Operations Research Among Key Populations in Ghana


A common misconception about HIV/AIDS in Africa is that the epidemic is similar across the continent. Nothing could be further from truth. While the virus affects a large proportion of the heterosexual adult population in East and Southern Africa, in West Africa the epidemic (with the exception of Nigeria) is smaller, slower, and largely concentrated in highly vulnerable populations. While only 1.3% of the adult population is infected in Ghana, HIV prevalence within some key populations is much higher. For example, the Ghanaian government estimates that HIV prevalence among female sex workers, men who have sex with men (MSM), and prisoners is 13%, 18%, and 6% respectively. These highly vulnerable populations were the focus of research at the BU Center for Global Health and Development (CGHD) that was conducted in partnership with Ghanaian collaborators at Kwame Nkrumah University of Science and Technology (KNUST) in Kumasi. In a multi-study project funded by the United States Agency for International Development (USAID), CGHD and KNUST collected detailed qualitative information from young sex workers, MSM, prisoners, injection drug users, students, and people living with HIV to better understand their specialized needs. Our goal through this collection of studies was to provide information to the Ghanaian government, donors, and service providers who design and implement programs aimed at preventing HIV infection and providing appropriate services for these key populations.

The Studies

With our collaborators at KNUST, the CGHD team conducted nine in-depth qualitative studies. Contact Jennifer Beard if you’d like access to the full reports.

"What Big Data Won't Tell You" appeared in Bostonia in Fall 2014, detailing the study and its effects in Ghana.

“What Big Data Won’t Tell You” appeared in Bostonia in Fall 2014, detailing the study and its effects in Ghana. Click the photo to read the full article.

  • Girls and adolescents involved in sex work
  • Prisoners (final report to be released shortly)
  • Female university students who exchange sex for grades or gifts
  • Men who have sex with men (MSM) ages 15 – 29
  • Older men who have sex with men
  • Injection drug users
  • Boyfriends and intimate partners of sex workers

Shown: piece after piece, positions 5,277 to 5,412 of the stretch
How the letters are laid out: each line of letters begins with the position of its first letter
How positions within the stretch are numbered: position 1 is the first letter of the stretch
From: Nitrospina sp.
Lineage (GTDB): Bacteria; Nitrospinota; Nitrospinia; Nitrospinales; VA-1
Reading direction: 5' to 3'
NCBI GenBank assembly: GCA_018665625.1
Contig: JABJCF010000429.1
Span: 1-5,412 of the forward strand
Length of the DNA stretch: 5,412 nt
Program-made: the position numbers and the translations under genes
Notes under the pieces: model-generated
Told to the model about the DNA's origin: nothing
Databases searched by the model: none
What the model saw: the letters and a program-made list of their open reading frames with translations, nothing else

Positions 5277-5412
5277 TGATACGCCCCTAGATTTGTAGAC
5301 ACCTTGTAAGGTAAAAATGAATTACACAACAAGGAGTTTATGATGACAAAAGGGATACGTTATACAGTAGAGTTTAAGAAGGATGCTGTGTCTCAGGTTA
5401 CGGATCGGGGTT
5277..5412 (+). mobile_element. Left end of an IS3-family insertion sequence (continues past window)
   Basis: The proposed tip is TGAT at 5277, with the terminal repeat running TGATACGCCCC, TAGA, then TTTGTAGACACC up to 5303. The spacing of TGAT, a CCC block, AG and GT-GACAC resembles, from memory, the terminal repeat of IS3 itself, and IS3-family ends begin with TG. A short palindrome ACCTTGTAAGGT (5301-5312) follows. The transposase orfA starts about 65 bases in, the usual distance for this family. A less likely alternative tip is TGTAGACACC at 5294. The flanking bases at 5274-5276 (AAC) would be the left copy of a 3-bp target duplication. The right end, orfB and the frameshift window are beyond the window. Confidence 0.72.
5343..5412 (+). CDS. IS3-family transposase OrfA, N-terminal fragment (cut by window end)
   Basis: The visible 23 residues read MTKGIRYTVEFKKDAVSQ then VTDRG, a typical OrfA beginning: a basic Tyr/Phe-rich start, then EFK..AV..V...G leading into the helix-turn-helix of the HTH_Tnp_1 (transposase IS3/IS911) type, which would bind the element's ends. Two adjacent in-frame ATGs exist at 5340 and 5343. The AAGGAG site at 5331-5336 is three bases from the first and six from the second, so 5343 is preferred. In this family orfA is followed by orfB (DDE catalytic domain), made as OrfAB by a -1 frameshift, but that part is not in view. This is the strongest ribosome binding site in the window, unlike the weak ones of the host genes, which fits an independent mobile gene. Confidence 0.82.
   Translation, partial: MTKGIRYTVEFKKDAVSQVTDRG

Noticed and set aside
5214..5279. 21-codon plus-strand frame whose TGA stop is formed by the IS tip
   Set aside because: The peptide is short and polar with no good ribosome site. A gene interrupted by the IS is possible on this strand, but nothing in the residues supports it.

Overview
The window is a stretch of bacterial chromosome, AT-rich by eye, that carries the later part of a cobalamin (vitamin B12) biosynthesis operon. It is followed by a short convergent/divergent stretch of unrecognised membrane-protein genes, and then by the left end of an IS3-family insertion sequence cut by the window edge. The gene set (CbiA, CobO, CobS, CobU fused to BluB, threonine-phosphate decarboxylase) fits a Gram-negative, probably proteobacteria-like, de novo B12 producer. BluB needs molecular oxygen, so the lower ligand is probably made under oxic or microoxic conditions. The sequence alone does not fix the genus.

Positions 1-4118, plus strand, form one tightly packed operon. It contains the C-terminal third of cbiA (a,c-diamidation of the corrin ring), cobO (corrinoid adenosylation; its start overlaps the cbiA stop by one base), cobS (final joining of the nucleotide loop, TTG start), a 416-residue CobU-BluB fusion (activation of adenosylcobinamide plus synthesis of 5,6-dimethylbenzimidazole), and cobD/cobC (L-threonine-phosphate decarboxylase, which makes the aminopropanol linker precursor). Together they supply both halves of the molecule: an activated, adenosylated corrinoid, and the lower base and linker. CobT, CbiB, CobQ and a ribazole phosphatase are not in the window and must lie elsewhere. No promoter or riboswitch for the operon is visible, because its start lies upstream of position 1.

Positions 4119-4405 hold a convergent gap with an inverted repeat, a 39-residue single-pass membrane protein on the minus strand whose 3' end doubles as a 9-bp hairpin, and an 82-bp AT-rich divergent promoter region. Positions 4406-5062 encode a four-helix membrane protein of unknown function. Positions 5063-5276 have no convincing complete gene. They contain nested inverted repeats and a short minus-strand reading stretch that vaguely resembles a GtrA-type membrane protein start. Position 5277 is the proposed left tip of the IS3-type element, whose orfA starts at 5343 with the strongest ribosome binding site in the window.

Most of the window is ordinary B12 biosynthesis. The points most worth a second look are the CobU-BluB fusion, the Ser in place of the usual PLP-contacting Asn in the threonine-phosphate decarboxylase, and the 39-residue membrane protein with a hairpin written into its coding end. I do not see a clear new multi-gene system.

• People living with HIV/AIDs and adherence to treatment
  • Women working in restaurant bars

Project Results

The information we collected along with our analysis and recommendations were used by the Ghana AIDS Commission, USAID, and nongovernmental organizations to improve and expand services to these key populations. For instance, of the 48 young women involved in sex work interviewed, we found that most of them had started at age 15 or earlier. However, most of the services provided to sex workers focus on adults. In the last year, our findings have led to programming specifically for adolescent girls at risk for or just getting involved in sex work. Additionally, we presented findings from six of our studies to stakeholders at the 3rd Annual NHARCON conference in Accra, Ghana. The audience included policy makers, NGO and government leaders, researchers, law enforcement, and members of key populations. The team held a series of final dissemination meetings in Accra and Kumasi, Ghana in May 2014 to share findings and gather feedback and insight from local experts. These dissemination meetings informed our final reports and recommendations, which are available on this website in the “Related Publications” section. We also published articles on two of these studies in a special issue of the Journal of Acquired Immune Deficiency Syndrome (JAIDS) devoted to Key Populations in West Africa (March 2015).

Understanding the HIV Prevention Needs of Highly Vulnerable Populations in Ghana is an activity of the CGHD’s Project SEARCH (Supporting Evaluation and Research to Combat HIV/AIDS).

Project Details

Principal Investigator Jennifer Beard
Boston University Co-Investigators Monita Baba Djara, Monica Onyango, Lora Sabin, Lisa Messersmith
Collaborators Kwame Nkrumah University of Science and Technology
Country(ies) Ghana
Dates of Research 2010-2014